Seed swaps are events where gardeners meet to exchange seeds. Swapping can be arranged online or by mail, especially when participants are spread out geographically. Swap meet events, where growers meet and exchange their excess seeds in person, are also growing in popularity. In part this is due to increased interest in organic gardening and heritage or heirloom plant varietals. This reflects gardeners' interest in "unusual or particular varieties of flowers and vegetables," according to Kathy Jentz of Washington Gardener Magazine (Maryland).
Seed swaps also help consumers who, due to increases in the cost of living or cut down on expenditures, wish to grow their own food. Some events are organized as part of an educational effort, where visitors are taught gardening and growing skills and how to preserve an area's cultural heritage and biodiversity. In the United States, the last Saturday of January is "National Seed Swap Day."
Cultural and culinary significance
Swapping seeds is of great cultural significance for many of the people involved, because it allows a culture which has become widely distributed, such as Hispanic and Latino Americans in the United States, to continue to grow the food they are accustomed to, foods which often have great significance, and for which seeds are often transported over great distances. Mike Szuberla, organizer of a seed swap in Toledo, Ohio, noted, "Seeds are, in a sense, suitcases in which people can transport their cultures with them...Many families have brought their favorite seeds on tremendous journeys."
In some cases seed swaps are annual events and function as community celebrations (they have been compared to potlucks), such as the annual seed swap (in its eleventh year in 2008) on the Oglethorpe farm near Athens, Georgia, organized by two anthropology professors from the University of Georgia (the university has a seedbank, the "Southern Seed Legacy"). Participants share seeds of heirloom fruits and vegetables grown in their families or communities for generations; for some, the goal of such swaps is to preserve a "dying" heritage. A similar goal is stated for a seed swap in Devon, England, where the North Devon Seed Swap has been held since 1 February 2004.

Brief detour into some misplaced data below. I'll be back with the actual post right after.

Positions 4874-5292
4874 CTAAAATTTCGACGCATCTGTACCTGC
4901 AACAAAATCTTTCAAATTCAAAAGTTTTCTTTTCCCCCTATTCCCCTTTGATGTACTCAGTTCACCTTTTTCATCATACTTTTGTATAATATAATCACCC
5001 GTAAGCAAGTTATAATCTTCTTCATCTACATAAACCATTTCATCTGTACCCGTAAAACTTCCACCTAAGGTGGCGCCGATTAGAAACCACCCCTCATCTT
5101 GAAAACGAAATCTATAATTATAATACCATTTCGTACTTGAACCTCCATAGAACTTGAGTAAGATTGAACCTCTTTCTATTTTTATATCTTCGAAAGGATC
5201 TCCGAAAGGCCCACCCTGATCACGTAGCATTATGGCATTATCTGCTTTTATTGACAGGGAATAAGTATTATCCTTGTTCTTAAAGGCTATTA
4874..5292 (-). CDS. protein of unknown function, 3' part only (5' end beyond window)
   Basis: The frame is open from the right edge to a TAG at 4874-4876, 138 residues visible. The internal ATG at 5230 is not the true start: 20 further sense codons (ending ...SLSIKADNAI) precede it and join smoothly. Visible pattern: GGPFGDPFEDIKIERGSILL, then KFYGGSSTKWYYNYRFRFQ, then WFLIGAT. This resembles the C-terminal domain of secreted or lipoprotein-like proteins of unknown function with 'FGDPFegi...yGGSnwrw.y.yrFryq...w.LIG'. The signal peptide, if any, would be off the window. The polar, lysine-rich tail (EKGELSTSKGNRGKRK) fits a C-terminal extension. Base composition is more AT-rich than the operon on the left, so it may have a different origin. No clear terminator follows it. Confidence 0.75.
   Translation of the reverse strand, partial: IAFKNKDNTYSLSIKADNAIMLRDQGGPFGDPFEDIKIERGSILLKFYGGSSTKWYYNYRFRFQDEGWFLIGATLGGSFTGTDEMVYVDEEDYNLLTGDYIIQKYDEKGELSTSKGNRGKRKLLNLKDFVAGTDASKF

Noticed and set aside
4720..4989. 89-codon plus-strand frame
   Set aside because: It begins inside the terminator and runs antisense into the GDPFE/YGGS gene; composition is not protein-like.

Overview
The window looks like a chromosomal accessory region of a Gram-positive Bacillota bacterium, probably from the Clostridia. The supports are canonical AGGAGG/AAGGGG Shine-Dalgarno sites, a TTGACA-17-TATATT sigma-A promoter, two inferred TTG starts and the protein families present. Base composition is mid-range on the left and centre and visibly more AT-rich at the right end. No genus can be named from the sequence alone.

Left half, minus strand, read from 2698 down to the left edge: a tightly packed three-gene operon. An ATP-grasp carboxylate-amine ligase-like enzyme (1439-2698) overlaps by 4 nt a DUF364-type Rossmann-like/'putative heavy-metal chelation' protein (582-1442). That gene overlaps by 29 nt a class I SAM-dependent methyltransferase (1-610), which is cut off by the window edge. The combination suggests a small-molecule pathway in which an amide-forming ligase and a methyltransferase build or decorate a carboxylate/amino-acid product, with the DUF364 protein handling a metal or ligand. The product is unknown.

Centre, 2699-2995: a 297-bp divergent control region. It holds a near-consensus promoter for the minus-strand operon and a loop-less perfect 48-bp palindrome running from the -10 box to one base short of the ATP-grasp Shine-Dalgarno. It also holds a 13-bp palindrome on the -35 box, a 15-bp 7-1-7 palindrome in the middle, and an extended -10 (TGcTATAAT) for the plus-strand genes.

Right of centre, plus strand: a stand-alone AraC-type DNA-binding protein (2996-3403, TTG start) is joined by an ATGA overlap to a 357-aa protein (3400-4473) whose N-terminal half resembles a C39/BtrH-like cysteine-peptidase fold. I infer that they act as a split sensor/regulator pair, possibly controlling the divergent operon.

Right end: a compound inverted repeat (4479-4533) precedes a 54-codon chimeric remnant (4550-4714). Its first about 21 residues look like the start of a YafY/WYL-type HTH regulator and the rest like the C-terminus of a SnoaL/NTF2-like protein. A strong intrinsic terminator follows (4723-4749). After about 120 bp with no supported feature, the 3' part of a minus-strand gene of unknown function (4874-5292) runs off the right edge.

The Dixon Community Seed Exchange, in Dixon, NM has been taking place annually since 2003. It distributes free seed of homegrown and commercial varieties as available and also provides a forum for the exchange of varieties peculiar to the high mountain areas of northern New Mexico. It attracts several hundred participants and photos may be viewed at its website.
Some seed swaps explicitly have a biological goal--usually either educating the public in organic gardening or the attempt to maintain crop diversity. The larger global relevance and beneficial long-range effects of ecological farming sustained by seed swaps, and the effects of such practices in countering the effects of agrichemical monoculture, are beginning to be studied.
Restrictions in the European Union
The European Court of Justice ruled in 2012 that farmers in the European Union are allowed under restricted circumstances to both produce and market seeds from plant varieties that are not officially registered and approved. Sale of such seeds could not be categorically prohibited on the basis of an existing EU guideline on seed registering. The corporation Graines Baumax had taken the domestic farmers' network Kokopelli to court and demanded 50 000 EUR (61 000 USD).  Kokopelli won this case. 
France has the most strict implementation of the seed laws. Indications in 2011 is that even more restrictions are on their way. European Pairlament rejected the European Commission's proposal for plant reproductive material law, also known as the "seed regulation" in 2014.  
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